From Reading to Writing: 2 Ways to Support Young Writers At-Home
At Reading Teacher, we emphasize the foundational literacy skills that will help students become lifelong readers. Although we might not think about our students becoming lifelong writers, the ability to write is an equally important and challenging skill to develop. From the first moment they pick up a book, teachers and parents can honor the connection between reading and writing and support a child toward becoming a thoughtful, effective writer.
But what does early writing support look like? Like reading, writing skills develop early and gradually: a child’s writing typically starts with scribbling and progresses to more letter-like shapes and random strings of letters. As a parent, you may worry that your child is not progressing quickly enough in the writing department; but when we consult the science of early literacy, it’s completely normal for young writers to produce incomprehensible scribbles for a period of time.
Early Writing Activity #1: Time to Write!
You can support a child’s early writing - and hopefully get them moving toward more legible sentences - by encouraging writing time outside of the classroom, focusing on simple words such as the child’s name, Mom, Dad, love, or dog. Make writing extra fun by using scented markers, fat pencils to assist with fine motor control, and patterned or colorful paper. In tandem with a structured literacy classroom, your at-home efforts can have a significant impact on your child’s reading and writing progress at school.
Early Writing Activity #2: Dictation
In addition to carving out designated writing time with your child, you can support their early writing skills by writing down what they say. Simple dictation activities help to model the skill of writing in a range of contexts and demonstrate the relationship between spoken and written words. Around bedtime or during a meal, take a few minutes to chat with your child and record their favorite part of a book, their most recent dinner, or a playdate with a friend. As your child watches you write, they’ll become aware of the more subtle conventions of writing like capitalization, word spacing, and punctuation. In addition to supporting a child’s early literacy, this is also an opportunity for parents and caregivers to refresh their communication skills - and clean up their handwriting!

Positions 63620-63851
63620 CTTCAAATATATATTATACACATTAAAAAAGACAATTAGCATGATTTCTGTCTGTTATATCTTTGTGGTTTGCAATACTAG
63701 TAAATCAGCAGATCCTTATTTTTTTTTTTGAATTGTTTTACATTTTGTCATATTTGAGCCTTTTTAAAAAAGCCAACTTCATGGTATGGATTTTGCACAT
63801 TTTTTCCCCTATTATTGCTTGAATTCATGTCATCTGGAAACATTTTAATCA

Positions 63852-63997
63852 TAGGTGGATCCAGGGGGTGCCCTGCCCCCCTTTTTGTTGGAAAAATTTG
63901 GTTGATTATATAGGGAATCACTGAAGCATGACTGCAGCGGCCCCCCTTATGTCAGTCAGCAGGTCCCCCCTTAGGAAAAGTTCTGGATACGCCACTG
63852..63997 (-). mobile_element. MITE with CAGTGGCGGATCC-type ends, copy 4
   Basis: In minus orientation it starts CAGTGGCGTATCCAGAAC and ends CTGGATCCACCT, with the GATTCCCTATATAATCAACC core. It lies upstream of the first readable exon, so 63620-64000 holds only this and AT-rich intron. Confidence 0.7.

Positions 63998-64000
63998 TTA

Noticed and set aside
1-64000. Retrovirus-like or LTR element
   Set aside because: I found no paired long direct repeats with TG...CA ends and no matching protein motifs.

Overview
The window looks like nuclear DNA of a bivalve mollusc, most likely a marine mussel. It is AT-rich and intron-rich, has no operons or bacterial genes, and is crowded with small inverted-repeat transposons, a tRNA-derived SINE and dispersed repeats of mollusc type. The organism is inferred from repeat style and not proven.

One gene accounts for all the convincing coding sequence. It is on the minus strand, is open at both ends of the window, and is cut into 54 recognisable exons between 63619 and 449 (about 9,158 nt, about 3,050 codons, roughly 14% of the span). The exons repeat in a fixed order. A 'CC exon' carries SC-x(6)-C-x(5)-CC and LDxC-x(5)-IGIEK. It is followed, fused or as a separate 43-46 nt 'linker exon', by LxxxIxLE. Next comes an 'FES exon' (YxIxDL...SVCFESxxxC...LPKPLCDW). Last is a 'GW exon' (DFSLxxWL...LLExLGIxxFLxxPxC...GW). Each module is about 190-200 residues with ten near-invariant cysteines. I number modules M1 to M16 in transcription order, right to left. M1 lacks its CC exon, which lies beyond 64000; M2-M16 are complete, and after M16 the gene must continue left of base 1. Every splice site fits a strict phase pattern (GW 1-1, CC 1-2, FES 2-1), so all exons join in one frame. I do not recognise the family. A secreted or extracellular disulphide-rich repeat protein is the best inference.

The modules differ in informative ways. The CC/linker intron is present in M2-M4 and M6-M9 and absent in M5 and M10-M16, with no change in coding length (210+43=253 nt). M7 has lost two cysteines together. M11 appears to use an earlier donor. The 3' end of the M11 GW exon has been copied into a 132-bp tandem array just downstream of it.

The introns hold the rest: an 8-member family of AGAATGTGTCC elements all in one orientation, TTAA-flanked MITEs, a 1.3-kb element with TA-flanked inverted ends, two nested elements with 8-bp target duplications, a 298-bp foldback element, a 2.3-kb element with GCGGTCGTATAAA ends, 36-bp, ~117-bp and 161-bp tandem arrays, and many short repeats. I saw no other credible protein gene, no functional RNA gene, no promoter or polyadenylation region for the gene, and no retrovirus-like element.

These 2 simple writing activities can go a long way in supporting early writers. Writing is an essential skill for children to develop, and the science of reading is beginning to place a stronger emphasis on the duality of reading and writing. Strong writers typically have strategic reading skills, literacy knowledge, vocabulary, and background knowledge of various facts and concepts: all of which can be taught explicitly through early writing instruction. While we entrust the more in-depth science of reading to the researchers and educators, parents can adopt these 2 simple at-home strategies to enhance their child’s writing ability and confidence.
- The science of reading demonstrates a strong relationship between early reading and writing skills.
- Parents and caregivers can support a child’s early interest in writing by (1) setting aside designated time for “fun writing” at home and (2) using dictation activities to illustrate the connection between spoken and written words.
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